“FEDERAL OPERATOR 99”
During the so-called Golden Years of Hollywood whenever the studios needed to depict a character playing classical music on the piano they invariably chose Beethoven’s familiar (some might say overly familiar) Piano Sonata Number 14, more popularly known as “Moonlight Sonata”(and for the record, when it was necessary for organ music to be introduced it was more often than not Bach’s “Toccata and Fugue in D Minor”). While this was okay in a feature film when it was a single moment in the celluloid proceedings, it became pretty repetitious, even downright annoying in Republic’s serial “Federal Operator 99” (‘45) when the chief bad guy and gangland kingpin Jim Belmont (one of the studio’s more benign and commonplace monikers for their villains) played snatches of the piece in just about every one of the 12 chapters. One would think Belmont (played with greasy charm by George J. Lewis in what was probably his best role in a serial) would have mastered at least one other piece of music—even “Chopsticks”—but apparently this was not the case.
This aside, “Federal Operator 99” is a pretty satisfying serial. Directed by a trio of old pros, Spencer Bennet, Wallace Grissell and stuntman extraordinaire Yakima Canutt, it is a fast-paced, entertaining cliffhanger with lots of exciting chapter endings, mostly solid performances and good action. A straight cops and robbers scenario, it lacks the accoutrements of the wilder serials with their extraordinary gadgetry and bigger than life hero and villain, but there is a sturdiness and sincerity about it which makes up for this.
The storyline by Albert DeMond, Basil Dickey, Jesse Duffy and Joseph Poland follows Jerry Blake, Federal Operator 99 (as in most serials he is never identified specifically with the F.B.I.) trying to round up the aforementioned Belmont, one of the nation’s most notorious criminals, following his escape from a train on the way to prison. During the course of the action, Belmont hatches a series of crimes and schemes that keep the intrepid Blake very busy.
The British Born (1911) Marten (sometimes billed as Martin) Lamont is a rather odd choice for a serial hero. With his English accent and a less than impressive physical presence (face it, he just doesn’t look tough) he just seems out of his league when facing the likes of Dale van Sickle or Tom Steele, but the usual great Republic stuntwork when he is being doubled quickly makes you a believer. A mostly second or third tier player in films (including parts in such big productions as “Adventures of Robin Hood”, “How Green Was My Valley” and “Pride and Prejudice”) Lamont had also been a feature writer for TIME magazine and a producer at NBC radio. “Federal Operator 99” was his first and only starring role in a cliffhanger but he had appeared earlier in small roles in both “Adventures of Captain Marvel” and “Mysterious Dr. Satan”, two of the best chapterplays ever produced. “Federal Operator 99” is not in the same league, but it’s a solid and enjoyable effort with much of the credit going to Lamont who plays the part in a sober and realistic manner, bringing a sense of earnestness and believability to a role that could have just as easily been phoned in.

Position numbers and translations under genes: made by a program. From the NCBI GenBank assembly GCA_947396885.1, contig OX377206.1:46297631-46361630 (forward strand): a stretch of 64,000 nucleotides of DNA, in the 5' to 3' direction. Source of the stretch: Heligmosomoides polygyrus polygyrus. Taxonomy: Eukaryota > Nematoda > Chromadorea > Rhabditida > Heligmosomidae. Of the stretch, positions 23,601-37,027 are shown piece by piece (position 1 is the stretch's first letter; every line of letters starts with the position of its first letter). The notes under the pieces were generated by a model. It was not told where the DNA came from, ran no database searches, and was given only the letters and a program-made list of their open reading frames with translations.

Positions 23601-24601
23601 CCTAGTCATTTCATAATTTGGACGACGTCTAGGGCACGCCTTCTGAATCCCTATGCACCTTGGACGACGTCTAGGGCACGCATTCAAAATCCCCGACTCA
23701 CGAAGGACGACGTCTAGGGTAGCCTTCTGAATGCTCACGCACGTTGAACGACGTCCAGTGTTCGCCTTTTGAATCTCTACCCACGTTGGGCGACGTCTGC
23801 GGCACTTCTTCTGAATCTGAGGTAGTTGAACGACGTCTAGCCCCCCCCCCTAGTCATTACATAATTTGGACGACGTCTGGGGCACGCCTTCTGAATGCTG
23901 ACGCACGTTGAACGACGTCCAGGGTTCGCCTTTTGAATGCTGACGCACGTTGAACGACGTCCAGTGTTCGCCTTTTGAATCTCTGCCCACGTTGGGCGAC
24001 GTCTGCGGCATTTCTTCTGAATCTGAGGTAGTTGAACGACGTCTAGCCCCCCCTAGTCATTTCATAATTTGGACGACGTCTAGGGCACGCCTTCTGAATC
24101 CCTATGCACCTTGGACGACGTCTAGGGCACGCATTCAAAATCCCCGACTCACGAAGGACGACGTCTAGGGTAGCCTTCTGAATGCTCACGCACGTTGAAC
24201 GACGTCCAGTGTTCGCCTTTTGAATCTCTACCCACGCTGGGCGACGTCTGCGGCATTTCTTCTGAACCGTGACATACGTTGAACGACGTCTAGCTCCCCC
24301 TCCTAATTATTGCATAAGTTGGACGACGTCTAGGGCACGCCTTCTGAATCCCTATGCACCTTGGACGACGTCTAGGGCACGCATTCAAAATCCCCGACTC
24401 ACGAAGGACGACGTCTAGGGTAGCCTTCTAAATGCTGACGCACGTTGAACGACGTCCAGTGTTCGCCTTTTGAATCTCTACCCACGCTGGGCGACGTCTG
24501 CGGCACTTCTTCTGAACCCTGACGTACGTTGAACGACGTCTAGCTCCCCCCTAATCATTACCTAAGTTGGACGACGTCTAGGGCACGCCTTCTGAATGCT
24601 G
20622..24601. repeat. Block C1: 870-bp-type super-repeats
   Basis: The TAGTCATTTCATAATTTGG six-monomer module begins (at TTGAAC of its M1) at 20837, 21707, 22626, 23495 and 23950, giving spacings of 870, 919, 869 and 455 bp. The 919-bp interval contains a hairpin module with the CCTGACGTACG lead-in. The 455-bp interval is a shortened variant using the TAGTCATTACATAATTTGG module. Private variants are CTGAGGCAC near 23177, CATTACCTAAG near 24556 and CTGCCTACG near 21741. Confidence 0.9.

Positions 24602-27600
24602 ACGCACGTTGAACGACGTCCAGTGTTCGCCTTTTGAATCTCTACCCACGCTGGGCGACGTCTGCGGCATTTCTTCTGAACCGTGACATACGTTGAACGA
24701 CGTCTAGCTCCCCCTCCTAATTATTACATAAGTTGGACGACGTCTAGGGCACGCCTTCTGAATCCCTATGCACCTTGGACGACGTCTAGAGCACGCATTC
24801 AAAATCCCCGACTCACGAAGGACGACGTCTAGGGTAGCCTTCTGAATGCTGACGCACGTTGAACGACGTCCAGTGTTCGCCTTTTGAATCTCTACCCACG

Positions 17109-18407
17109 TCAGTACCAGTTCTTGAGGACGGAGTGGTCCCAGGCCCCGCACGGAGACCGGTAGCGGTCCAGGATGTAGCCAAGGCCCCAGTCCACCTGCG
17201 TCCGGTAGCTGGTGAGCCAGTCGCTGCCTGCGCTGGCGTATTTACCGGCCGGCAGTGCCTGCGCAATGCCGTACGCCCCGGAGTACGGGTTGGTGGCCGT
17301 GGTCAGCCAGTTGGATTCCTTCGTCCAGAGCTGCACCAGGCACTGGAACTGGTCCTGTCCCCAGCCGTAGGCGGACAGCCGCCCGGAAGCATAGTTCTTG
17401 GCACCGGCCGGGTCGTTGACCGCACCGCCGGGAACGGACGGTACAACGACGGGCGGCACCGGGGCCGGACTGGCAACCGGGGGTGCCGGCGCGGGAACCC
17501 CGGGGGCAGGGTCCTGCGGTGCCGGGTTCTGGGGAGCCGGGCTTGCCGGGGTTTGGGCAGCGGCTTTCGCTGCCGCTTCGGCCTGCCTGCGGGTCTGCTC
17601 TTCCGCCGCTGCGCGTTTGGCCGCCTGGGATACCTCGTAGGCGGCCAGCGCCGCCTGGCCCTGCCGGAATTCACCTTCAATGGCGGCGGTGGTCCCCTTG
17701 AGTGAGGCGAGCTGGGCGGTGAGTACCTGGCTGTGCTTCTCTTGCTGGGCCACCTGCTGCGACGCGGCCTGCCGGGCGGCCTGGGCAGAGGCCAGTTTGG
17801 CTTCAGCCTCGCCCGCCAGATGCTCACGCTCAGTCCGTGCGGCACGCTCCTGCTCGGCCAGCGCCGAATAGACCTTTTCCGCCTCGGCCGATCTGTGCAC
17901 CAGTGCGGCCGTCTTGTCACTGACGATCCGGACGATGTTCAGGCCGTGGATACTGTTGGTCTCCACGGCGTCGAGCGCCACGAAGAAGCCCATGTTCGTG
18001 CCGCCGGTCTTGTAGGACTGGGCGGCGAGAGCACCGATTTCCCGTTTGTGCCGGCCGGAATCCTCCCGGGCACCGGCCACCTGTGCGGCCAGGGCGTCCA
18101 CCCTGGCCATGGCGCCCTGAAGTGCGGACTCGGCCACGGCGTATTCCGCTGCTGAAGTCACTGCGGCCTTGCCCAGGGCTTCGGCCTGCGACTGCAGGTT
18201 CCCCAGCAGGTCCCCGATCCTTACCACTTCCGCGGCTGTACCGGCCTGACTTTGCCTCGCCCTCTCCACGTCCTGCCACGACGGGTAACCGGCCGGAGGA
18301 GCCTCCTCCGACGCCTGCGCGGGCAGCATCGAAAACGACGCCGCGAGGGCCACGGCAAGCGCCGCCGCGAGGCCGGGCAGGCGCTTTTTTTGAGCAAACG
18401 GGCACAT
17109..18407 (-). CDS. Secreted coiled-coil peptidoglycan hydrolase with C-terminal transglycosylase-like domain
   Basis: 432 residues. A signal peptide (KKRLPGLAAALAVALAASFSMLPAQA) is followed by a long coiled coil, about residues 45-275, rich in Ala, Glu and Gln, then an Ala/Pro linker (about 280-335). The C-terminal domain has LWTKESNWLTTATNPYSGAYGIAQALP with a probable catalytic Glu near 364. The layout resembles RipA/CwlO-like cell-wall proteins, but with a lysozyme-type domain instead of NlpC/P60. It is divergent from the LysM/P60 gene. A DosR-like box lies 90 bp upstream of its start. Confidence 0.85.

In addition to the aforementioned Lamont and Lewis, “Federal Operator 99” boasts a particularly strong cliffhanger cast. One weak link, however, is Helen Talbot as Joyce, the titular female tagalong and convenient victim for Blake to rescue. At best, Talbot, who appeared in one other cliffhanger, the studio’s “King of The Forest Rangers” the next year, is peppy and pert but there’s something almost distractingly collegiate about her as if she is moonlighting from a sorority bash to help out Blake as a kind of lark. She isn’t much of an actress and it shows. Fortunately, countering her gee-whiz theatrics, we have the always dependable Lorna Gray as Rita, one of Belmont’s nefarious team. Gray (better known as Adrian Booth) had the talent and looks to handle just about any role, even when cast opposite The Three Stooges (I always thought she would have made an outstanding Lois Lane), and doesn’t disappoint here. She’s not the over-the-top villainess Vultura who she portrayed so terrifically in 1942’s “Perils of Nyoka”, but her Rita is street smart, sassy and about as nice to look at as she is untrustworthy and deceitful. Incidentally, neither Talbot nor Gray ever is given a wardrobe change—which I’m sure neither actress appreciated—but do get to meet up for a nice, albeit short-lived tussle in the front seat of a truck.
Others in the cast include Hal Taliaferro as chief henchman Matt Farrell, Leroy Mason, Bill Stevens, Maurice Cass, Forrest Taylor, Jack Ingram, Jay Novello and Tom London.
“Federal Operator 99” boasts some nifty cliffhangers with Talbot usually being the recipient of the potential dangers. She’s tied up and almost sliced and diced by an airplane propeller, not to mention gassed and nearly baked alive in an industrial incinerator. The oddest cliffhanger for me, however, is when Blake, riding a motorcycle, is sent hurtling over a cliff. The dummy, designed by the Lydecker boys, seems to be making a right hand turn signal in mid-air before plunging into the waters below. Safety first.
Admittedly, “Federal Operator 99” on paper looks fairly routine and not all that imaginative a concept, but because of pleasing performances, a satisfying if offbeat hero, good action and solid directorial pacing it succeeds surprisingly well. It’s not an “A” caliber serial by any means, but it’s still a good and entertaining one.
Of the three major motion picture studios producing serials during the wartime years of ‘41 through ‘45, Universal was a leader. It easily led on the subjects of enemy agents, sabotage and spies, themes that ran throughout approximately a dozen different serials; compared to six war related topics released by Republic and a miserly two, “Secret Code” and “Batman”, released by Columbia.